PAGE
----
LONDON, Dec 25, 2007 (AFP) – By the end of a year where Australia continued to remain supreme as the leading Test and one-day side it was easy to think little had changed in world cricket. They won a third straight World Cup and, after a run of 14 consecutive Test wins, they were closing in on their own world record of 18 ahead of the start of their series with India.
In January, Australia completed only the second 5-0 Ashes whitewash, more than avenging their narrow 2-1 reverse of two years earlier.
After the end of the latest Ashes, in Sydney, Glenn McGrath and Shane Warne, who between them took 1,271 Test wickets, retired from the five-day game along with opening batsman Justin Langer.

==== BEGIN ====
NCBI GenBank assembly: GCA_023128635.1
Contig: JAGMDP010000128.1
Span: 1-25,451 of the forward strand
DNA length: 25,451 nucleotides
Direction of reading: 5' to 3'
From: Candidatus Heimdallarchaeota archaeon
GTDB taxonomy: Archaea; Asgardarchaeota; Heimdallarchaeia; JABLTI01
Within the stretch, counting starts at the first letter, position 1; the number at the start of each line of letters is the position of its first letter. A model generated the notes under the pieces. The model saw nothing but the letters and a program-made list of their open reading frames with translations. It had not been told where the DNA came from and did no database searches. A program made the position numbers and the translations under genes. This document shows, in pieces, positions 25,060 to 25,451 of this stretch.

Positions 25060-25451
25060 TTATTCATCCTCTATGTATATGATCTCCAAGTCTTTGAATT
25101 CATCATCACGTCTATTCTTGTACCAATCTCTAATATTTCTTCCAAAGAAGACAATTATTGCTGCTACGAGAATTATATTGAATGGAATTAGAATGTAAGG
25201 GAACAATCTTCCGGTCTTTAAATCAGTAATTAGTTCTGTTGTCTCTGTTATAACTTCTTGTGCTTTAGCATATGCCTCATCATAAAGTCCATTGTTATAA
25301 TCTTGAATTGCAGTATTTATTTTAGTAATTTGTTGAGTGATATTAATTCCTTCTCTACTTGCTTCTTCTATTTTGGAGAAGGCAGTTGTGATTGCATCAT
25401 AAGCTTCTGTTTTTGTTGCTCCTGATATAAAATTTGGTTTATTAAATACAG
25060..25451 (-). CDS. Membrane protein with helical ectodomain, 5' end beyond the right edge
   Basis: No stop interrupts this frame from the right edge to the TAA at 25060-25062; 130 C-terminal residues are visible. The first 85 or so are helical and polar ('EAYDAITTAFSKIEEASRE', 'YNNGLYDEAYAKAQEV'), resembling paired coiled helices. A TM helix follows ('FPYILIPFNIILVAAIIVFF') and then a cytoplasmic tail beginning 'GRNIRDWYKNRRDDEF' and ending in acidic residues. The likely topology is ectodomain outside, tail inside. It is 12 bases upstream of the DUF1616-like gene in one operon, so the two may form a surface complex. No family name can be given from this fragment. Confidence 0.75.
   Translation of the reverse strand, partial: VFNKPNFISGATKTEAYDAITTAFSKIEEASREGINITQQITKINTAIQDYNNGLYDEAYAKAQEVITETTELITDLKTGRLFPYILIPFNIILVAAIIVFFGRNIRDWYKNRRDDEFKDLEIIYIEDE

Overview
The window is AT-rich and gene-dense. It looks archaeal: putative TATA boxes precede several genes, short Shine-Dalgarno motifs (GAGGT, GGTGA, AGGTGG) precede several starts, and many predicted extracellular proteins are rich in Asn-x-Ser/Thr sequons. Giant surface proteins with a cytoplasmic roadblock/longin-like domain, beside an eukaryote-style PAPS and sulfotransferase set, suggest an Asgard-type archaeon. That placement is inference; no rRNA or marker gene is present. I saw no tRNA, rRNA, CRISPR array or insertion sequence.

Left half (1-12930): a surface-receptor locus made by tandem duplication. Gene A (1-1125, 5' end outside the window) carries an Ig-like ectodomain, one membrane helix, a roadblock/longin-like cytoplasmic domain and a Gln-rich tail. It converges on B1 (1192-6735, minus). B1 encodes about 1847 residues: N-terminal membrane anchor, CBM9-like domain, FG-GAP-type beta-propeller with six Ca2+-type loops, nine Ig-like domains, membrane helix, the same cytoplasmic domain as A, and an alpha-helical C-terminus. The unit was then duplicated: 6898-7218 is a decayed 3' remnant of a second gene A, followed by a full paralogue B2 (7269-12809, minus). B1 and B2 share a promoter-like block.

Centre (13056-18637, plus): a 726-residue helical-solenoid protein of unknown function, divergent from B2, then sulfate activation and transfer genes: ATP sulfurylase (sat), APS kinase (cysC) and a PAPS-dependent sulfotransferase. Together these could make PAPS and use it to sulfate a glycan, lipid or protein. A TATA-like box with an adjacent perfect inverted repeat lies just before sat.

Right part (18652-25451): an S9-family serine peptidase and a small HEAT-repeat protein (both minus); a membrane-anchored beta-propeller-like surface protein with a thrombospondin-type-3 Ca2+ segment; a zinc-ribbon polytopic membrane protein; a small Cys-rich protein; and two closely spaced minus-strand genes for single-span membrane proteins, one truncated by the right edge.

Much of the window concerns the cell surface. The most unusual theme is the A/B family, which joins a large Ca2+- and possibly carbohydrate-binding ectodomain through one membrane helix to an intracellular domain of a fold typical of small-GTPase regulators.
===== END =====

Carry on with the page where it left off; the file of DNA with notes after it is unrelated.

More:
Warne had singlehandedly revived the fading art of leg-spin and in so doing showed how slow bowlers could be an attacking force. His haul of 708 Test wickets was a then world record and few disputed his right to be regarded as the greatest wrist-spinner the game had known.
If the success of McGrath, who carried on to the World Cup, was achieved by more conventional means, it was no less important to Australia.
As reserved away from the pitch as Warne was colourful, McGrath elevate